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|Archives - November 2009|
|Wednesday, October 21, 2009|
In front of a crowd of black-clad urbanites sitting in the dark, rancher Jeanne Carver told her “sunlight story.” It was the closing event of Portland Fashion Week in early October, and Carver had been asked to do something unusual for a fashion show. The cowgirl-slim evangelist stood in the spotlight and told the story of her historic Shaniko sheep and cattle ranch and her 10-year journey to bring the wool from the sheep off the ranch and onto the runway, which was about to debut that night as the Imperial Collection by Anna Cohen.
“I’ve been to a lot of rodeos, but this is my first fashion show,” she admitted. And then she launched into the sunlight story, tying together the animals that eat the sun-grown grasses, converting it to food and fiber that sustain human life. It’s a cycle that she witnesses every day at the Imperial Ranch, which she and her husband, Dan, have owned and operated since 1988. Dan was, of course, in the audience, wearing a white Stetson and surely the only cowboy boots in the room that had seen actual cows.
The collection’s debut was the punctuation on a project with well-regarded Portland designer Anna Cohen that began a year ago, and to a journey by Carver that started long before that.
After the collapse of the American sheep industry, the Carvers in 1999 started creating retail products from their raw commodities to survive: artisanal beef and lamb for restaurants, and handcrafted yarn and apparel from the wool. They not only wanted the ranch to be environmentally sustainable, but also economically sustainable. A turning point for the fiber operation came in 2004 when clothing retailer Norm Thompson agreed to sell the garments that Jeanne produced in collaboration with local weavers, knitters and other artists. “It was the basis for everything we are doing today,” says Carver, who wears her determination and passion as easily as her wool.
In November 2007, the ranch got a regional grant from Mt. Hood Economic Alliance to support its fiber business, and Erin Stone, who comes from a Sherman County family ranch, was brought on board two months later to direct sales and marketing. The two then submitted a grant request to the USDA to fund market research, a feasibility study and a business plan that would position the yarn and apparel business to a broader audience. Carver had kept a 2007 profile of Cohen, who specializes in sustainable fashion, on her desk for a year, and in the spring of 2008 she and Stone contacted Cohen about using “Oregon sunlight fabrics” in her designs. When the USDA awarded the ranch a $100,000 grant in the fall of 2008, which the Carvers personally matched, Cohen joined the team to provide creative direction, input into the business plan and to design a collection using Imperial materials, while Carver focused on production, delivery and her passionate vision.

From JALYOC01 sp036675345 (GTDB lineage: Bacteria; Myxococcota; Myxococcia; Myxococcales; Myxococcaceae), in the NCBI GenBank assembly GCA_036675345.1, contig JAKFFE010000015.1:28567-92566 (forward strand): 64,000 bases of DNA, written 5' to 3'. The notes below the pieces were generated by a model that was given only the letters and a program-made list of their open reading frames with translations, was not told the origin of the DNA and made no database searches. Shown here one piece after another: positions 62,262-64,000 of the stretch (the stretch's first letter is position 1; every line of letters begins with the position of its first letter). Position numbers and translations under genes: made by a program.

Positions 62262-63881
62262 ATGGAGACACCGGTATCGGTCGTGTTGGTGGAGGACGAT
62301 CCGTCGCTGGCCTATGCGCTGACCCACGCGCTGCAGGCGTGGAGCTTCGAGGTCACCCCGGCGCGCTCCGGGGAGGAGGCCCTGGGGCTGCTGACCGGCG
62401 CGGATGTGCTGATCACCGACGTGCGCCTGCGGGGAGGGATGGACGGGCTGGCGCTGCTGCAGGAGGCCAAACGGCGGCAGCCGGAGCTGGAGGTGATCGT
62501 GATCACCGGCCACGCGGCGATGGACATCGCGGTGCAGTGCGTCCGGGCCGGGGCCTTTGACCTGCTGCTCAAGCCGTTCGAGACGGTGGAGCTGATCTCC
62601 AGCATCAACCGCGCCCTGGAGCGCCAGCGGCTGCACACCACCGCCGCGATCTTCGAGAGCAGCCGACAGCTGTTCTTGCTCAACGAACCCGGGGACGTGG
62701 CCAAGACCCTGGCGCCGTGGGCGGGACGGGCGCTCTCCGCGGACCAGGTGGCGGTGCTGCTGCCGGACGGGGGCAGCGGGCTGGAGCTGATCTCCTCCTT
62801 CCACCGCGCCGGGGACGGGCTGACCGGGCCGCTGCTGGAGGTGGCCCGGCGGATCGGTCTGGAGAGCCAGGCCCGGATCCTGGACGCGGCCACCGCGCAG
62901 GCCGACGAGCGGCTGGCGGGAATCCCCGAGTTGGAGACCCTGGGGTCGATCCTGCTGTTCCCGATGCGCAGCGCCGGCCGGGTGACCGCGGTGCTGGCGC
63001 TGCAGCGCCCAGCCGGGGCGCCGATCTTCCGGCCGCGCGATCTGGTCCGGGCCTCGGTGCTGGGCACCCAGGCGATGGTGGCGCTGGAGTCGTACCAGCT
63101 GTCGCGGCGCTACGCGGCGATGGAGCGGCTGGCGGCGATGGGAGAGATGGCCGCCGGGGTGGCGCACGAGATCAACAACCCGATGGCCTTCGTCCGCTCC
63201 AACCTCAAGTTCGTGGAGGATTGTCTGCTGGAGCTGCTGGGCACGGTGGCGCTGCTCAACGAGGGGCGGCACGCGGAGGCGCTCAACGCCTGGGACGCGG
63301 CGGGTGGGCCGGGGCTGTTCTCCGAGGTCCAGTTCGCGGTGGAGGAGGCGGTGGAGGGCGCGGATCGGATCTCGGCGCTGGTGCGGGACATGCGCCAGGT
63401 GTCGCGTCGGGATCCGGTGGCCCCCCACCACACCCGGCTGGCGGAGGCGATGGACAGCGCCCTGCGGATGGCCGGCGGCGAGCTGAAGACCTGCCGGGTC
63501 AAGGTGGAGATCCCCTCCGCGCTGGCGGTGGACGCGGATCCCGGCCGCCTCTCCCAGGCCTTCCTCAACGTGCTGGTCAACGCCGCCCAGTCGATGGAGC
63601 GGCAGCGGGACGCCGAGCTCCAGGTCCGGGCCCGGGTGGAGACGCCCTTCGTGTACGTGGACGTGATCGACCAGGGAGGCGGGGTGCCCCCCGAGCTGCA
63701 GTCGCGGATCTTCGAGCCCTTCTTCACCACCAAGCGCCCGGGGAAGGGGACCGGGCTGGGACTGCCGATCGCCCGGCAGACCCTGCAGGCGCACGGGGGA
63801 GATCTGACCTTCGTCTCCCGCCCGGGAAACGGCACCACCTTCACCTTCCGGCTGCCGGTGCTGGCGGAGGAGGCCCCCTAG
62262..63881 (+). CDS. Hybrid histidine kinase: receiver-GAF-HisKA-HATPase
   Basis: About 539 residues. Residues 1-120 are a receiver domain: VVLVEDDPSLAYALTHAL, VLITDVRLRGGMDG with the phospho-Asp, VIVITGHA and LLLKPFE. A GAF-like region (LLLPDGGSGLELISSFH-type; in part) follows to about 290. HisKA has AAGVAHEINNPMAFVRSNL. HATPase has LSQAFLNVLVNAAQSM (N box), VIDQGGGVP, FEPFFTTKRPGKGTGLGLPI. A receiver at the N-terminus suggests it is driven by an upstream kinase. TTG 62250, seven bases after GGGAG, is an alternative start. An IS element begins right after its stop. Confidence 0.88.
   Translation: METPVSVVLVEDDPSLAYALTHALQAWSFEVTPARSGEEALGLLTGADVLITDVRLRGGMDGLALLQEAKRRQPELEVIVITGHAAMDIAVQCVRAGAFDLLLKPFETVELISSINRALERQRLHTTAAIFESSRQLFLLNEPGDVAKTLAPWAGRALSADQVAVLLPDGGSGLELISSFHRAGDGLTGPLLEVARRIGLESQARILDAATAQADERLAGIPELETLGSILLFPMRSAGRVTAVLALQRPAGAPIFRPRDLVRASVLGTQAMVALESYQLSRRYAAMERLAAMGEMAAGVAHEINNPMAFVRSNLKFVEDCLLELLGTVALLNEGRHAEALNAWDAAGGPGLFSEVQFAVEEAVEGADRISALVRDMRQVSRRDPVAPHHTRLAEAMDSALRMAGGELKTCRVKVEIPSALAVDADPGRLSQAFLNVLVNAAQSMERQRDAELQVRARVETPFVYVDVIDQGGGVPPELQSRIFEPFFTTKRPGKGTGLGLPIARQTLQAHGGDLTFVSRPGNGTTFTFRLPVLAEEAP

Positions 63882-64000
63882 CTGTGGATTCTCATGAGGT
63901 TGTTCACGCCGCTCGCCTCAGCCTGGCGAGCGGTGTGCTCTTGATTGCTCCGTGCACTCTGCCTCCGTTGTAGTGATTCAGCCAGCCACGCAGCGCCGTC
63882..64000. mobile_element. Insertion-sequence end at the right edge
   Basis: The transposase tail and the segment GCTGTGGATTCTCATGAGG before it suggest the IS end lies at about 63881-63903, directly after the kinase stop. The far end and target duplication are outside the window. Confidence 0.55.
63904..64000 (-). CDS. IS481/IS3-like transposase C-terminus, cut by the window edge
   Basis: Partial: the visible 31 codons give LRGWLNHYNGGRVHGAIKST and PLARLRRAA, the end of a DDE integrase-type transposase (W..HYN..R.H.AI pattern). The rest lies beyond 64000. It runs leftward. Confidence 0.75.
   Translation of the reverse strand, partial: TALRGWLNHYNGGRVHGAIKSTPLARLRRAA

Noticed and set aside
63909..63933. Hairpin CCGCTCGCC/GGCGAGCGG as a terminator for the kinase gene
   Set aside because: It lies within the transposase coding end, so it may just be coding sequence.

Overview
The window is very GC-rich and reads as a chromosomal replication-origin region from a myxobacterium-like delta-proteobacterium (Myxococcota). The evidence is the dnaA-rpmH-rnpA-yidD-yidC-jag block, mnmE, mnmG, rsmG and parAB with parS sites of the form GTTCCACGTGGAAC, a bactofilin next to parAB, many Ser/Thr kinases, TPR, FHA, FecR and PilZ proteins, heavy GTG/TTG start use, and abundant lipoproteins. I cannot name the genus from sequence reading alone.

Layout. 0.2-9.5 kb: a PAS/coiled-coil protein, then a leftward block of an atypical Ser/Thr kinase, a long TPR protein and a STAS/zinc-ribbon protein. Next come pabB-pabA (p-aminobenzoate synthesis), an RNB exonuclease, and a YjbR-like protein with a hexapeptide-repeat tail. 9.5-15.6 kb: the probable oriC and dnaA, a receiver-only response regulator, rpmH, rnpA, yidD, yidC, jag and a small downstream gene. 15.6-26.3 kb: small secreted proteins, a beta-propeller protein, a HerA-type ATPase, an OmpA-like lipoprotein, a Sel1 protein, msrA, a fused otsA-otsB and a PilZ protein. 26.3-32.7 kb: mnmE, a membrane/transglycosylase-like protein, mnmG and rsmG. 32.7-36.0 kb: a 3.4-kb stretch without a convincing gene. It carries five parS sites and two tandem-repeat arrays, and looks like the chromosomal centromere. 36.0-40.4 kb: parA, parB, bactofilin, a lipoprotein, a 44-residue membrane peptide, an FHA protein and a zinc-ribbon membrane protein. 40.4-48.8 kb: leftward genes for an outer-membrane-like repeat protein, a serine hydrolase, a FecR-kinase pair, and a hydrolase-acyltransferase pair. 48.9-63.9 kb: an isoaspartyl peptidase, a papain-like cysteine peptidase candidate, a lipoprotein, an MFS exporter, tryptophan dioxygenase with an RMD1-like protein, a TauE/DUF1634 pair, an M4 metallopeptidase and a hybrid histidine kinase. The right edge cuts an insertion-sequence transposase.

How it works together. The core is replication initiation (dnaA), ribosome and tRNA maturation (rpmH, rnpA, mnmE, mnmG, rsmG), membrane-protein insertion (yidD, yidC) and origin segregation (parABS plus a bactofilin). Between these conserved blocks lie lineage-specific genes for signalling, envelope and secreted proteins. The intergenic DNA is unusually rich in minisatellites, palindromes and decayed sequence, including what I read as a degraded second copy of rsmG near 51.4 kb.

“Dan and I have made a huge commitment,” says Carver, who would like to return their focus to the land they steward. “What we are really ready for is a strong, sustainable financial partner and a strong leader to join us and take it on from here. We hope to solidify some interest so we can carry this local model forward.” The pot is bubbling: The yarn line is outselling the ranch’s production of wool, and is now being sold in Europe. The city of Portland is talking to them about creating uniforms for its police department. The team also plans to seek new grants.
“I’ve been telling that sunlight story for 10 years,” Carver says. “I felt like the salmon swimming upstream. But now people are listening.”
At the end of a show, it’s tradition for the designer to appear briefly to accept the applause. But after Cohen took her bow, she brought out Carver and Stone to also be acknowledged by the crowd, which had warmly received Cohen’s 11 sophisticated pieces.
A smug middle-aged couple who had been rolling their eyes and pointing to their watches while Carver spoke surprisingly wandered over to talk with her at some length. The next day, Cohen sent me a note saying, “You asked me if I thought people got it with Jeanne’s story…I since have had lots of feedback from people who really loved knowing the story, who were moved and appreciated it. I thought it might be important to mention that.”
Maybe Carver is right. Maybe people are finally listening.
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